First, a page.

Advanced Search
MyIDEAS: Login to save this paper or follow this series

The Impact of Fuel Ownership on Intrastate Violence

Contents:

Author Info

  • Tim Wegenast

    ()
    (GIGA German Institute of Global and Area Studies)

Registered author(s):

    Abstract

    The impact of natural resources on intrastate violence has been increasingly analyzed in the peace and conflict literature. Surprisingly, little quantitative evidence has been gathered on the effects of the resource-ownership structure on internal violence. This paper uses a novel dataset on oil and natural gas property rights covering 40 countries during the period 1989–2010. The results of regression analyses employing logit models reveal that the curvilinear effect between hydrocarbon production and civil conflict onset – often found in previous studies – only applies to countries in which oil and gas production is mainly state controlled. The findings suggest that only state-owned hydrocarbons may entail peace - buying mechanisms such as specific clientelistic practices, patronage networks, welfare policies, and/or coercion. At the same time, it seems that greed and grievance are more pronounced whenever resources lie in the hands of the state. Exploring the within - country variation, further analyses reveal that divergent welfare spending patterns are likely to be one causal channel driving the relationship between resource ownership and internal violence.

    Download Info

    If you experience problems downloading a file, check if you have the proper application to view it first. In case of further problems read the IDEAS help page. Note that these files are not on the IDEAS site. Please be patient as the files may be large.
    File URL: http://www.giga-hamburg.de/dl/download.php?d=/content/publikationen/pdf/wp225_wegenast.pdf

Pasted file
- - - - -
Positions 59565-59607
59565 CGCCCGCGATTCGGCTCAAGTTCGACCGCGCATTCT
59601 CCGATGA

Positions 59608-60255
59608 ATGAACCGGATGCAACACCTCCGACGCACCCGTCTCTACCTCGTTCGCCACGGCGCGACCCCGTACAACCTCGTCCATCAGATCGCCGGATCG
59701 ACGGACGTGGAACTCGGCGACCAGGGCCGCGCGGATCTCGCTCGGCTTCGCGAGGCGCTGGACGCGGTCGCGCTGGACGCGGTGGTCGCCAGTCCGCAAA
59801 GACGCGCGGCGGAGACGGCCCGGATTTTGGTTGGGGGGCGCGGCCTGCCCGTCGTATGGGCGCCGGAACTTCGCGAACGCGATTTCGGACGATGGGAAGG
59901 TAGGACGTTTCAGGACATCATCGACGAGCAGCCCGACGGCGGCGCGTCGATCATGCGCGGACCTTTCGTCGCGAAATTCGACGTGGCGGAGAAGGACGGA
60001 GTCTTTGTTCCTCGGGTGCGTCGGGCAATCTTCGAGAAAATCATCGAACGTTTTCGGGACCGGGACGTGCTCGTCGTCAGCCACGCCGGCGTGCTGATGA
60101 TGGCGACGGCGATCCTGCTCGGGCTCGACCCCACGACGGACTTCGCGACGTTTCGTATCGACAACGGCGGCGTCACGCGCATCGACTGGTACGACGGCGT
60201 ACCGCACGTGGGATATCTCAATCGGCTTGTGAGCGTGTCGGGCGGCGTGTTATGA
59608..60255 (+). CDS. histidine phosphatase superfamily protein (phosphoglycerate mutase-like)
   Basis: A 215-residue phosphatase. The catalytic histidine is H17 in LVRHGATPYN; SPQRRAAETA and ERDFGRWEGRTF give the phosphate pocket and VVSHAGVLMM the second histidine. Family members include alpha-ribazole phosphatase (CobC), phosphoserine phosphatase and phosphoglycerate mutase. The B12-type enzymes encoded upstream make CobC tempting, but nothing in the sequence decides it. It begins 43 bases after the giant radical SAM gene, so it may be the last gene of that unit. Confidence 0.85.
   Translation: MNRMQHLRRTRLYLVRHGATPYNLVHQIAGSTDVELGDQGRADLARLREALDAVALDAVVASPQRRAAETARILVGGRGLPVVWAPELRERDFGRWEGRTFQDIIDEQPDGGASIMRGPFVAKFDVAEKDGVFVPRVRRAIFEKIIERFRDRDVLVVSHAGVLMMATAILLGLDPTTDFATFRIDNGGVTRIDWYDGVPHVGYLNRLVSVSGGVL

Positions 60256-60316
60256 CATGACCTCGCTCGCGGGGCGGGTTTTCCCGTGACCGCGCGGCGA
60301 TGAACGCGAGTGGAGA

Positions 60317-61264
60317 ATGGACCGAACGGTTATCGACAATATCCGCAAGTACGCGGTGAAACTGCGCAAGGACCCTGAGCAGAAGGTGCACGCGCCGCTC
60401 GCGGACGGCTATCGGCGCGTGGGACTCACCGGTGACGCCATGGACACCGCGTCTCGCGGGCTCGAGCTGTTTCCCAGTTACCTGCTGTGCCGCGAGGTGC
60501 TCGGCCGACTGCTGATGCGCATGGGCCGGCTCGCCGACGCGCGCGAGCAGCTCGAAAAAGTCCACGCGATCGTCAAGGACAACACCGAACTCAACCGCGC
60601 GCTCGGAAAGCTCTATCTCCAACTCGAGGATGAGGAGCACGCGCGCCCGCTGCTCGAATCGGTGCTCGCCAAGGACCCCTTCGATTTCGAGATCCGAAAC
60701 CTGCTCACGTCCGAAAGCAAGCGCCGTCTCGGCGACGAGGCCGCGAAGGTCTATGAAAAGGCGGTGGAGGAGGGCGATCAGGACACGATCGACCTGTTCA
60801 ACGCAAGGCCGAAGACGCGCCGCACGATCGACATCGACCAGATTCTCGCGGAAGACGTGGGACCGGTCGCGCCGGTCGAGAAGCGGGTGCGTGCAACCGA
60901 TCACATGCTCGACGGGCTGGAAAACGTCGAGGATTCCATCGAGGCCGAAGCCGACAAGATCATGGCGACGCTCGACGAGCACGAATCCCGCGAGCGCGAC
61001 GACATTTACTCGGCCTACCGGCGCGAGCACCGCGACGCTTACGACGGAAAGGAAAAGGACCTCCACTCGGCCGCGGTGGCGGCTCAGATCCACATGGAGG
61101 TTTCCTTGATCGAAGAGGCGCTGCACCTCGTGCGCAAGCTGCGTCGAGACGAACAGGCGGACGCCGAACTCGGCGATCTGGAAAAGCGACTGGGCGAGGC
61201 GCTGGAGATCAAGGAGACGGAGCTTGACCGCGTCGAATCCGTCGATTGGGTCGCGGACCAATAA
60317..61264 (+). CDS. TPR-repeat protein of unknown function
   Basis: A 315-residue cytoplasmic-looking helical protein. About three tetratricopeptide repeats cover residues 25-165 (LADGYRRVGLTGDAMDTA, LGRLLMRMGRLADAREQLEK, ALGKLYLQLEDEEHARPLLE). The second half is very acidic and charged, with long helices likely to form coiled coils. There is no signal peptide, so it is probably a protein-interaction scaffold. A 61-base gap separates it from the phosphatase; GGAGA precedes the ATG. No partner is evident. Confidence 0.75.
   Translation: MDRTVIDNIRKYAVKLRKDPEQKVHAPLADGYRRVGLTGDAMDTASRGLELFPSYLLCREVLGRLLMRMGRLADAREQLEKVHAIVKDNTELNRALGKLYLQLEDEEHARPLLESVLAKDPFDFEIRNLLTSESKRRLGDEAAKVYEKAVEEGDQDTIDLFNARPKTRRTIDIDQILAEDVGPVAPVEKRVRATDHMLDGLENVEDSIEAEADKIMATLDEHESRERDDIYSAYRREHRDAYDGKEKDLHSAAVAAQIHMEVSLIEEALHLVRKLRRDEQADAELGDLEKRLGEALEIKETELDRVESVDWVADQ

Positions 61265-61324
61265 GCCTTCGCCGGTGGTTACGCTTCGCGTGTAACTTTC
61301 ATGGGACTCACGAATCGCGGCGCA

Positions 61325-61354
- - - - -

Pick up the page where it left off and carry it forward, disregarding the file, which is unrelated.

Download Restriction: no

    Bibliographic Info

    Paper provided by GIGA German Institute of Global and Area Studies in its series GIGA Working Paper Series with number 225.

    as in new window
    Length: 30 pages
    Date of creation: May 2013
    Date of revision:
    Handle: RePEc:gig:wpaper:225

    Contact details of provider:
    Postal: Neuer Jungfernstieg 21, D-20354 Hamburg
    Phone: +49 (0)40 42825-593
    Fax: +49 (0)40 42825-547
    Email:
    Web page: http://www.giga-hamburg.de/workingpapers
    More information through EDIRC

    Order Information:
    Email:

    Related research

    Keywords: Natural resources; intrastate conflict; minor civil war; oil; gas; ownership structure; national oil companies.;

    This paper has been announced in the following NEP Reports:

    References

    References listed on IDEAS
    Please report citation or reference errors to , or , if you are the registered author of the cited work, log in to your RePEc Author Service profile, click on "citations" and make appropriate adjustments.:
    as in new window
    1. Christa N. Brunnschweiler & Erwin Bulte, 2008. "Natural Resources and Violent Conflict: Resource Abundance, Dependence and the Onset of Civil Wars," CER-ETH Economics working paper series, CER-ETH - Center of Economic Research (CER-ETH) at ETH Zurich 08/78, CER-ETH - Center of Economic Research (CER-ETH) at ETH Zurich.
    2. Rabah Arezki & Markus Bruckner, 2011. "Oil Rents, Corruption, and State Stability: Evidence from Panel Data Regressions," School of Economics Working Papers, University of Adelaide, School of Economics 2011-07, University of Adelaide, School of Economics.
    Full references (including those not matched with items on IDEAS)

    Citations

    Lists

    This item is not listed on Wikipedia, on a reading list or among the top items on IDEAS.

    Statistics

    Access and download statistics

    Corrections

    When requesting a correction, please mention this item's handle: RePEc:gig:wpaper:225. See general information about how to correct material in RePEc.

    For technical questions regarding this item, or to correct its authors, title, abstract, bibliographic or download information, contact: (Bert Hoffmann).

    If you have authored this item and are not yet registered with RePEc, we encourage you to do it here. This allows to link your profile to this item. It also allows you to accept potential citations to this item that we are uncertain about.

    If references are entirely missing, you can add them using this form.

    If the full references list an item that is present in RePEc, but the system did not link to it, you can help with this form.

    If you know of missing items citing this one, you can help us creating those links by adding the relevant references in the same way as above, for each refering item. If you are a registered author of this item, you may also want to check the "citations" tab in your profile, as there may be some citations waiting for confirmation.

    Please note that corrections may take a couple of weeks to filter through the various RePEc services.